CommunityPam's House Blend

Nova Scotia approves gay marriage. Andrew Sullivan puts it into context with the fight for it in the U.S. nicely:

Yet another Canadian province allows gays to marry. I know this sounds esoteric, but Canada does make a difference here for the U.S. It’s country deeply intermeshed with this one; it is relatively easy for gay couples to go there, get married and come back with an even deeper sense of their own equality. And the psychological impact of having your relationship affirmed and supported is profound. The truth is: there is no real struggle over whether gays will get married in this country. They are and they will. Gay marriage is a social fact. What is disputed is whether society will accord these relationships any legal validity, whether such couples will live constantly with the threat of their de facto marriages being derailed by the meddling of hostile relatives, using Republican-sponsored law to undermine them and break them up. Canada and the rest of the civilized world adds a huge amount of weight to the gay side of the debate. It shows gay couples that many parts of America are the exception, not the rule. And the idea of marriage as both imaginable and a right will percolate down to the next gay generation and make marriage seem a no-brainer. That goes for younger straights, as well, who already have very few issues with two dudes loving each other and living together as a married couple. What I’m saying, I guess, is that this social movement is unstoppable. All you can do is persecute, harass and marginalize those who are a part of it. But you can’t stop them loving one another, or committing to each other, or getting actual marriage licenses (from Canada) that will reinforce the revolution. For a long time, I urged conservatives to co-opt this social change rather than resist it. For the most part, I failed. But the real victims of this, in the very long run, will not be gays. It will be conservatives.”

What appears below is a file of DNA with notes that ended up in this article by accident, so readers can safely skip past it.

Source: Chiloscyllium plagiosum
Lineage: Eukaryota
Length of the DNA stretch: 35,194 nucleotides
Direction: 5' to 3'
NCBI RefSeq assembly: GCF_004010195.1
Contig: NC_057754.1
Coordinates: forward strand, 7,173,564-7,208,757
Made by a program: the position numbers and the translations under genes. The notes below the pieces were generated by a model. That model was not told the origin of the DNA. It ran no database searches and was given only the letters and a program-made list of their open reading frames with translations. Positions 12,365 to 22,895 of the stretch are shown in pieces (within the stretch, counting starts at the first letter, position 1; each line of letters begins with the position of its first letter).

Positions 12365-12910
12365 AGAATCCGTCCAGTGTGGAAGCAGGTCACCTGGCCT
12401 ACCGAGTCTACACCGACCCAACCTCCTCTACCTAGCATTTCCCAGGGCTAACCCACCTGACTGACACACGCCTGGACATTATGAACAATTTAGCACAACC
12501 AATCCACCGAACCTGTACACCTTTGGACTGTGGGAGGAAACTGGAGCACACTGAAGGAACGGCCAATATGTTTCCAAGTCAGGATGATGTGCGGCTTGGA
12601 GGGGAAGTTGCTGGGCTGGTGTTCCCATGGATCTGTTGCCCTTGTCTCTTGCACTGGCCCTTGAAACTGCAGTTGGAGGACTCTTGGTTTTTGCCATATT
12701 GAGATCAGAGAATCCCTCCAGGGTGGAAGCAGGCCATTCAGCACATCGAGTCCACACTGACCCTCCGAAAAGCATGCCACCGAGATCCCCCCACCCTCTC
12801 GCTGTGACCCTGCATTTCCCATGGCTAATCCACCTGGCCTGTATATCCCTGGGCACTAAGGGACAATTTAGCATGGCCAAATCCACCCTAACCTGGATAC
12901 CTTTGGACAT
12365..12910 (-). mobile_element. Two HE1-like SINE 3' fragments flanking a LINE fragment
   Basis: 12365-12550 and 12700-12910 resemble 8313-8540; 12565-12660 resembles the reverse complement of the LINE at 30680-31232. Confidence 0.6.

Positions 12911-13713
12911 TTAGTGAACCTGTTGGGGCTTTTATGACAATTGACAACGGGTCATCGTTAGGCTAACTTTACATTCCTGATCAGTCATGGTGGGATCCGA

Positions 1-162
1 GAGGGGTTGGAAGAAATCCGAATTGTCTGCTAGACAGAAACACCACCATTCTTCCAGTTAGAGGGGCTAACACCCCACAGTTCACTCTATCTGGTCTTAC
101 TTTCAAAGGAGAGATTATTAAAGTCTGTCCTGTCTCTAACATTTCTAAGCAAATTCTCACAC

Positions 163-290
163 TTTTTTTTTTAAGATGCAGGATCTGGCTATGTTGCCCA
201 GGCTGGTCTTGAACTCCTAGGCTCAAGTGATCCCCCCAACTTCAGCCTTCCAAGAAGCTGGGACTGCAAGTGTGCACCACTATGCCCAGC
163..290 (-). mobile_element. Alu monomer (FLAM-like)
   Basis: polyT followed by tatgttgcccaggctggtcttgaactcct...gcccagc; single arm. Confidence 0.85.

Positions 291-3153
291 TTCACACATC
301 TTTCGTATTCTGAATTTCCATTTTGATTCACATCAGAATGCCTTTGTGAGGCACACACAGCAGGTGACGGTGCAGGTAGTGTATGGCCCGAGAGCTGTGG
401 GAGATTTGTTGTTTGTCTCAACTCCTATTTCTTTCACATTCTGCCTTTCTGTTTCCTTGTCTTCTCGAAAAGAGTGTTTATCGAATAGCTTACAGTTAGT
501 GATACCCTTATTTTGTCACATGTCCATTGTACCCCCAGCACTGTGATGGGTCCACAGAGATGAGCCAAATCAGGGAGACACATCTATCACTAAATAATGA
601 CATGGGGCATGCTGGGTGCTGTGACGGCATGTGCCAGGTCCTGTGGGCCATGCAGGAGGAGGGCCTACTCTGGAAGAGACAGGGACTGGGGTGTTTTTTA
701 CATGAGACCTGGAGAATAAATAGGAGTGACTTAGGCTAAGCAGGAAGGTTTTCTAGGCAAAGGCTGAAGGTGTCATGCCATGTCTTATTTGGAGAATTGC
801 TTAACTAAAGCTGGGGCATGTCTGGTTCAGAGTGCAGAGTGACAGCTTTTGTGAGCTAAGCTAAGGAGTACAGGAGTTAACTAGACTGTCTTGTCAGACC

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Pam Spaulding

Pam Spaulding